BESIDES offering incentives, there are other ways for employers to attract and retain older workers ("Incentives for firms to re-employ workers past age 65"; Sept 30).

First, they must attract them through the right channel. For example, older workers may not be tech-savvy so they tend to look for jobs through the newspapers rather than on recruitment websites.

Second, firms should have a supportive environment. Older workers tend to look for flexible work hours, such as a four-day compressed work week or flexible working hours.

Third, companies should provide training and upskilling opportunities. They can leverage on the Government's Workfare Training Support Scheme to train their older workers, or send them to other relevant training institutes.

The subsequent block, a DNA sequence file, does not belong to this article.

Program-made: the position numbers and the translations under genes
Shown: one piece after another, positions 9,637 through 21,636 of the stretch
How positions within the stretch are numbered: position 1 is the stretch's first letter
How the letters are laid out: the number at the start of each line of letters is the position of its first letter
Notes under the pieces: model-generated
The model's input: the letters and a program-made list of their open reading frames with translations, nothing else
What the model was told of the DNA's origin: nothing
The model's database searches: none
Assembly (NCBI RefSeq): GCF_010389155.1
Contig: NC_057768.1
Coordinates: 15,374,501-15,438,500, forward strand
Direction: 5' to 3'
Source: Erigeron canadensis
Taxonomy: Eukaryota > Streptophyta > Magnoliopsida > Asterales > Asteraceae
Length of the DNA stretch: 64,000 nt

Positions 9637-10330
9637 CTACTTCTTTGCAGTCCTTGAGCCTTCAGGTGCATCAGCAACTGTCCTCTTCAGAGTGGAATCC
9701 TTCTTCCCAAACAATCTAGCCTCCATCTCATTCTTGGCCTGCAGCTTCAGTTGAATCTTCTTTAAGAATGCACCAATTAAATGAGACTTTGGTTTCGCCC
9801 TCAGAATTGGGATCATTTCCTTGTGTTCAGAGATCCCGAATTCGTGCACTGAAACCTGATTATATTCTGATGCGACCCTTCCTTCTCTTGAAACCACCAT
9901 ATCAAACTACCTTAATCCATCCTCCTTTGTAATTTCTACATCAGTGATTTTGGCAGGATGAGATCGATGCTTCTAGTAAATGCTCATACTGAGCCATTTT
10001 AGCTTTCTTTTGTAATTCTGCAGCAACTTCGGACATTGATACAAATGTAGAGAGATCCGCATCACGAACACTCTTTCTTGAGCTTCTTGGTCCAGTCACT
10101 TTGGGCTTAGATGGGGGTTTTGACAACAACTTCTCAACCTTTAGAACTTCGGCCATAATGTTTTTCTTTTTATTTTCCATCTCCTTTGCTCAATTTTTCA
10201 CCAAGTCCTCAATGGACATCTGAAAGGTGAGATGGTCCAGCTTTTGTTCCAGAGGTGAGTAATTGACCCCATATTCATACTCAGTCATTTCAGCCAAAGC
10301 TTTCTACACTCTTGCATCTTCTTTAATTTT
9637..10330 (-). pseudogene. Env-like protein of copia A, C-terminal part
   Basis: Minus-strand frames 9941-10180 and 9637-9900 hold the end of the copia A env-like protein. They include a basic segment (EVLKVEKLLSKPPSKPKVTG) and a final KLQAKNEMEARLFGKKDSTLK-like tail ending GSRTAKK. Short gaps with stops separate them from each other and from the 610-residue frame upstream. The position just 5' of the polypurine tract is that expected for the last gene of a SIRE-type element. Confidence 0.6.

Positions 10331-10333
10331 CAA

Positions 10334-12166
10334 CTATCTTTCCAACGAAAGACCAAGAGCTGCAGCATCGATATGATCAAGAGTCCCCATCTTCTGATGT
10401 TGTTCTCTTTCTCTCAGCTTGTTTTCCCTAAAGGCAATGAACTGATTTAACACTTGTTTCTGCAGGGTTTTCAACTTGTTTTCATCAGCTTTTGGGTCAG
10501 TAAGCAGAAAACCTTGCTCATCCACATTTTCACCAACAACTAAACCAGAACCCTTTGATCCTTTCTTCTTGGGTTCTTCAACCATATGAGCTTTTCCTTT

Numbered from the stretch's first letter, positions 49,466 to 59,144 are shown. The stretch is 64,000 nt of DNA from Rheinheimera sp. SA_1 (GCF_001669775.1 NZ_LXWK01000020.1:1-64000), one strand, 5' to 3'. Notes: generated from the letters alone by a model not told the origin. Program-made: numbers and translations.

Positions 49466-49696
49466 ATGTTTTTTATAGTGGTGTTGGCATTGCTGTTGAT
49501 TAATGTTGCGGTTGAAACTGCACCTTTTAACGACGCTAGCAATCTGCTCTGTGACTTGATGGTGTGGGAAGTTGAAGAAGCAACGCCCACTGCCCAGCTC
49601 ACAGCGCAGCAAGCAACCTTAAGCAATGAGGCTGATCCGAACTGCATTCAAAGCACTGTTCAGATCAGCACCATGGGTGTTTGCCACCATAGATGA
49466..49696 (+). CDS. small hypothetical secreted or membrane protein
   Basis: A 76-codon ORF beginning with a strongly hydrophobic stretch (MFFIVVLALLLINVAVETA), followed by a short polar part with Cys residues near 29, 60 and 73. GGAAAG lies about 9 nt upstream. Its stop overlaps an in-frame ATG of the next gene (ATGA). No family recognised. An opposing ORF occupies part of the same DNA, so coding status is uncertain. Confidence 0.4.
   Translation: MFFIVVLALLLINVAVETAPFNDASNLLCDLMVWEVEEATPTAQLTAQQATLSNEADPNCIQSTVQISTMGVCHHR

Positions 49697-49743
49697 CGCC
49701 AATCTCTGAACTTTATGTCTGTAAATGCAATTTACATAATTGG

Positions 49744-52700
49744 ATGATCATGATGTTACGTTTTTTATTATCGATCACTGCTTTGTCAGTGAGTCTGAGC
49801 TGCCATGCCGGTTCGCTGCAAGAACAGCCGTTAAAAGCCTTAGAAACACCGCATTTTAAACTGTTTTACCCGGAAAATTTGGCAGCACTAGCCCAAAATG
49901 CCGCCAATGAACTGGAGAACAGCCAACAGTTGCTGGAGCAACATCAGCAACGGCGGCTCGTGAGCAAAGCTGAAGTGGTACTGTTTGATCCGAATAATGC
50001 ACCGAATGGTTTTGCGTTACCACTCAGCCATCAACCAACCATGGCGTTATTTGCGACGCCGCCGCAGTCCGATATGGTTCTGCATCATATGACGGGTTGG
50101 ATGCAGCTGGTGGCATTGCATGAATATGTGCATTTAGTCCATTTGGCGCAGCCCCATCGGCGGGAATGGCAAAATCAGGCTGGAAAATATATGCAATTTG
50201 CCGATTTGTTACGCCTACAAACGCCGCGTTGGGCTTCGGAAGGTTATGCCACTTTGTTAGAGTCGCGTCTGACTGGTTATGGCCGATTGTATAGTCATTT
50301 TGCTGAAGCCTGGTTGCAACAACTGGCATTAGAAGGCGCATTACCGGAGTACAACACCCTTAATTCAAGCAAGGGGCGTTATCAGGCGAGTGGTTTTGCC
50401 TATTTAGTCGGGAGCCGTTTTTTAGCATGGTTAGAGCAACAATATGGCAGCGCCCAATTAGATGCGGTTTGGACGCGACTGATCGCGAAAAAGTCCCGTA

At the same time, companies should also encourage learning between younger and older workers.

They could introduce a mentoring system where younger workers are paired with older workers.

Younger workers can learn from the experiences and insights of older workers. In return, older workers can learn from the younger ones on how to better use IT software, for instance.

With a fast-greying population and a smaller local workforce, businesses will increasingly need to cater for and manage older workers.

Thus, it is important for employers to change their perceptions and adjust their hiring policies to attract and retain them.

After all, the lifetime's worth of skills and experience they can bring will certainly benefit the business for years to come.